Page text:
South Korea's Money Laundering Watchdog Flags 16 Crypto Firms for Operating Without Registration

Crypto exchanges KuCoin and Poloniex are among the foreign firms accused of conducting "illegal business activities" without proper registration, and could face fines or imprisonment.

AccessTimeIconAug 18, 2022 at 11:29 a.m. UTC
Updated May 11, 2023 at 3:56 p.m. UTC
Drive the Crypto Policy Conversation Forward
October 24, 2023 • Convene • Washington D.C.Where the industry establishes the digital economy’s legal, regulatory and compliance best practices for the future.Register Now

South Korea's anti-money laundering authority is going after 16 foreign crypto firms it says have been operating in the country without proper regulatory approval, a statement published Thursday shows.

The Korea Financial Intelligence Unit (KoFIU), part of South Korea's Financial Services Commission (FSC), said the firms had advertised crypto and offered services to Koreans without obtaining the requisite registration.

The firms it said were conducting "illegal business activities" are KuCoin, MEXC, Phemex,, Bitrue,, Bitglobal, CoinW, CoinEX, AAX, ZoomEX, Poloniex, BTCEX, BTCC, DigiFinex and Pionex.

The country's registration requirement for crypto firms took effect in September with the enactment of the Financial Transaction Reports Act. Efforts to crack down on the industry have intensified following May's fall of Terraform Labs, founded by Korean native Do Kwon. Prosecutors have raided seven exchanges since Terra's collapse. Earlier this month, the FSC said it will help expedite new rules to rein in the crypto industry.

The KoFIU has notified authorities the 16 firms allegedly violated their "registration duties" and that it plans to alert financial authorities in the countries where the companies are based. Violation of the registration requirements carry a maximum sentence of five years in prison or a fine of up to 50 million South Korean won (US$38,000). The firms will also not be allowed to register as a virtual asset service provider (VASP) in the country for an unspecified period of time.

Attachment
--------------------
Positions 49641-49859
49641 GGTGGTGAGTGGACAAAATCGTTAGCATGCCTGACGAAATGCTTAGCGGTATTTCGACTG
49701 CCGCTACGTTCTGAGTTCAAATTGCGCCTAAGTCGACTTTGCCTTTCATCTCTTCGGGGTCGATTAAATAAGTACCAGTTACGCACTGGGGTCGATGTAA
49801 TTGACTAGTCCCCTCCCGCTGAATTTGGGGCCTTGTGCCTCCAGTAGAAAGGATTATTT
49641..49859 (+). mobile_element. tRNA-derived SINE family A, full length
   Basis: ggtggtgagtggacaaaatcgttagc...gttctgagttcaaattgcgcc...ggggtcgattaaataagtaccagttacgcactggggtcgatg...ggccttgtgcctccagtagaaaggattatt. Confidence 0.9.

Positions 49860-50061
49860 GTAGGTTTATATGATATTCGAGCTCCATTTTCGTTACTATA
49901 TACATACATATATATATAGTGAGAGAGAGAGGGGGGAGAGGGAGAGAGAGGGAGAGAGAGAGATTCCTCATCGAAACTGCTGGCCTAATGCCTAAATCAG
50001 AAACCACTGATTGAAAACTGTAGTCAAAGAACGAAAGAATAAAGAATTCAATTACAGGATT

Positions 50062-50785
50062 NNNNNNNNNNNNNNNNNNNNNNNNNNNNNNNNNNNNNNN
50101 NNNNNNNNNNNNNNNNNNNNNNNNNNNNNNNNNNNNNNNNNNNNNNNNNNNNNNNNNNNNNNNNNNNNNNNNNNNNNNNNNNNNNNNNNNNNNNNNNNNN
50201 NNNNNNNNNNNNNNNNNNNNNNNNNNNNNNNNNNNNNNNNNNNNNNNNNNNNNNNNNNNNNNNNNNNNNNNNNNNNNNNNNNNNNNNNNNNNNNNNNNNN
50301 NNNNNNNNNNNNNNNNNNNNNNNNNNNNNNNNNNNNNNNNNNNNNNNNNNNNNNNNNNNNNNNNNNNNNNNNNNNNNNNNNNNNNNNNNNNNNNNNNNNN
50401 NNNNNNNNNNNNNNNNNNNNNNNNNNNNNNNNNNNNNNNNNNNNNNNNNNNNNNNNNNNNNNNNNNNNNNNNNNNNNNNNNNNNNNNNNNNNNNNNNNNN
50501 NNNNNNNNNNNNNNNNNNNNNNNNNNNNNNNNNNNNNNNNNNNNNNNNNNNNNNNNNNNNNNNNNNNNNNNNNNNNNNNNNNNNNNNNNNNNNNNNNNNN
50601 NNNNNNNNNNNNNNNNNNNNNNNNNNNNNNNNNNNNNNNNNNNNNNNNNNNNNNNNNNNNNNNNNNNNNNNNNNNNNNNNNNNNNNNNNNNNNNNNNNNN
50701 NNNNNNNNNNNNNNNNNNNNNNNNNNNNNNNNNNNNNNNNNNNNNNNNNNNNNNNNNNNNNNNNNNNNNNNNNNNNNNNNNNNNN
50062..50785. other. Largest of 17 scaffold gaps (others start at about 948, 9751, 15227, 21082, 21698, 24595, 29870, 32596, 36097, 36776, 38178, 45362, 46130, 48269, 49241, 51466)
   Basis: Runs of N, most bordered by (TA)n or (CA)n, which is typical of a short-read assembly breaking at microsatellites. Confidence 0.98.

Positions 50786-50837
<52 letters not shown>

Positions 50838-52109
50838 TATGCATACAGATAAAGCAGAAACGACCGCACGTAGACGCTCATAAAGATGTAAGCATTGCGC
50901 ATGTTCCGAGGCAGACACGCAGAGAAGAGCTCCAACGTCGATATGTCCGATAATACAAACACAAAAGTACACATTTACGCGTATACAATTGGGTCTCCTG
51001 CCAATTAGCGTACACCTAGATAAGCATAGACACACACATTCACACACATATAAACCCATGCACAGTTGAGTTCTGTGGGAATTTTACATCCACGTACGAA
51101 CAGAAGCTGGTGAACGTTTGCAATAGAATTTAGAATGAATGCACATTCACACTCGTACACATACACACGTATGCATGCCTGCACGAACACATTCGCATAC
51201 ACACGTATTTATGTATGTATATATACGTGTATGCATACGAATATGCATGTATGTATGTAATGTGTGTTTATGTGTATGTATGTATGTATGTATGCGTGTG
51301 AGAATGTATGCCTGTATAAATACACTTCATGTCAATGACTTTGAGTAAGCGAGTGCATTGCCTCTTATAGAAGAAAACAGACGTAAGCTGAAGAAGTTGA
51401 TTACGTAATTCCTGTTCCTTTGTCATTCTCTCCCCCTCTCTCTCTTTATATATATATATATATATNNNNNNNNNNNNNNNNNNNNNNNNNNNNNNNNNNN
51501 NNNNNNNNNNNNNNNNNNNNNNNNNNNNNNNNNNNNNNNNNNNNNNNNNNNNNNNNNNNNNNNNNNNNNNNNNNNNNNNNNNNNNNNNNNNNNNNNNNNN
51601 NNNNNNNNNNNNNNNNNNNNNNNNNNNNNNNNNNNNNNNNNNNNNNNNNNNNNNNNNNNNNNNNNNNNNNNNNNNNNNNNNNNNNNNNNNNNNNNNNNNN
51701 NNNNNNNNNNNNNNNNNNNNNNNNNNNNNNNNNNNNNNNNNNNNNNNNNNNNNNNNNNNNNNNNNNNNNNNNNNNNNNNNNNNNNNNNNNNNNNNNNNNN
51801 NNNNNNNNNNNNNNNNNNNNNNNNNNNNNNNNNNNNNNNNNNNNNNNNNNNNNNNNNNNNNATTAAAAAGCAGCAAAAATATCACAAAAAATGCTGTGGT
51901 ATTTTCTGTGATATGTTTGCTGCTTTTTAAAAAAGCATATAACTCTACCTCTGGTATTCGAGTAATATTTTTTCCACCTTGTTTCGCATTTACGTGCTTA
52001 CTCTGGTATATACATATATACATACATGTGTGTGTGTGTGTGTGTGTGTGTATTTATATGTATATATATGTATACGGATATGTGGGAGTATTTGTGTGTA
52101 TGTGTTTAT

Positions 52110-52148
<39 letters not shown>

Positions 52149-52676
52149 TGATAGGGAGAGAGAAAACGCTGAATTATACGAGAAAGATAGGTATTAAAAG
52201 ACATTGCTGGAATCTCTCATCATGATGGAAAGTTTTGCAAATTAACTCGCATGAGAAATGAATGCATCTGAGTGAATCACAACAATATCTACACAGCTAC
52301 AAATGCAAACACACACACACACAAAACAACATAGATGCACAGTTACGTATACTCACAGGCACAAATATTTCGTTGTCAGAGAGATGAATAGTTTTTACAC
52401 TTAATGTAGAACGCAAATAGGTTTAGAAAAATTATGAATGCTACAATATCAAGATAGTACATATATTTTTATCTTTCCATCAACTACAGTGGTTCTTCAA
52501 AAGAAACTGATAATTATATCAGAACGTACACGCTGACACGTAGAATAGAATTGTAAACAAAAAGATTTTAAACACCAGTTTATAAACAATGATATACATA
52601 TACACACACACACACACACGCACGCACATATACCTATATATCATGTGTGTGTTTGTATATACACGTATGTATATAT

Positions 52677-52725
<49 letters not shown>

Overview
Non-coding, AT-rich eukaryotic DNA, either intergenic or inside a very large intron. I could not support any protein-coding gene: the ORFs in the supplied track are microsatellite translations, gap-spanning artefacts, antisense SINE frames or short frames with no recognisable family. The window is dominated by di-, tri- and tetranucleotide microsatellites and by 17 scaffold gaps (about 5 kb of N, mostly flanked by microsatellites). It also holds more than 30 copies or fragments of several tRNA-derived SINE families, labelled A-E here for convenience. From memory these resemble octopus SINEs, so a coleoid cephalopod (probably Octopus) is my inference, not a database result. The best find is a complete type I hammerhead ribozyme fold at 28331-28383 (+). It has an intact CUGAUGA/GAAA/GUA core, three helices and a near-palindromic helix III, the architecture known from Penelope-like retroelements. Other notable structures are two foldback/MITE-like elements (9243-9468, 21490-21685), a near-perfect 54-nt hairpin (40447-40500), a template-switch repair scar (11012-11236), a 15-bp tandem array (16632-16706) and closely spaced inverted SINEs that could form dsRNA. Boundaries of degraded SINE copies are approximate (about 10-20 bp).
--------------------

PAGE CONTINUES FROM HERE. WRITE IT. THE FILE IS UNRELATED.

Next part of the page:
"The KoFIU has requested the Korea Communications Commission and the Korea Communications Standards Commission to block domestic access to the websites of unregistered VASPs to prevent the use of virtual asset services provided by unregistered entities," the statement said.

Credit card transfers and transfers of crypto assets to and from the unregistered firms will be blocked "to disable their use in domestic market."

The agency also warned crypto users against engaging with unregistered platforms, which could leave users "vulnerable to risks of personal information breach and hacking."


Please note that our privacy policy, terms of use, cookies, and do not sell my personal information has been updated.

The leader in news and information on cryptocurrency, digital assets and the future of money, CoinDesk is a media outlet that strives for the highest journalistic standards and abides by a strict set of editorial policies. CoinDesk is an independent operating subsidiary of Digital Currency Group, which invests in cryptocurrencies and blockchain startups. As part of their compensation, certain CoinDesk employees, including editorial employees, may receive exposure to DCG equity in the form of stock appreciation rights, which vest over a multi-year period. CoinDesk journalists are not allowed to purchase stock outright in DCG.

Sandali Handagama

Sandali Handagama is CoinDesk's deputy managing editor for policy and regulations, EMEA. She does not own any crypto.

Learn more about Consensus 2024, CoinDesk’s longest-running and most influential event that brings together all sides of crypto, blockchain and Web3. Head to to register and buy your pass now.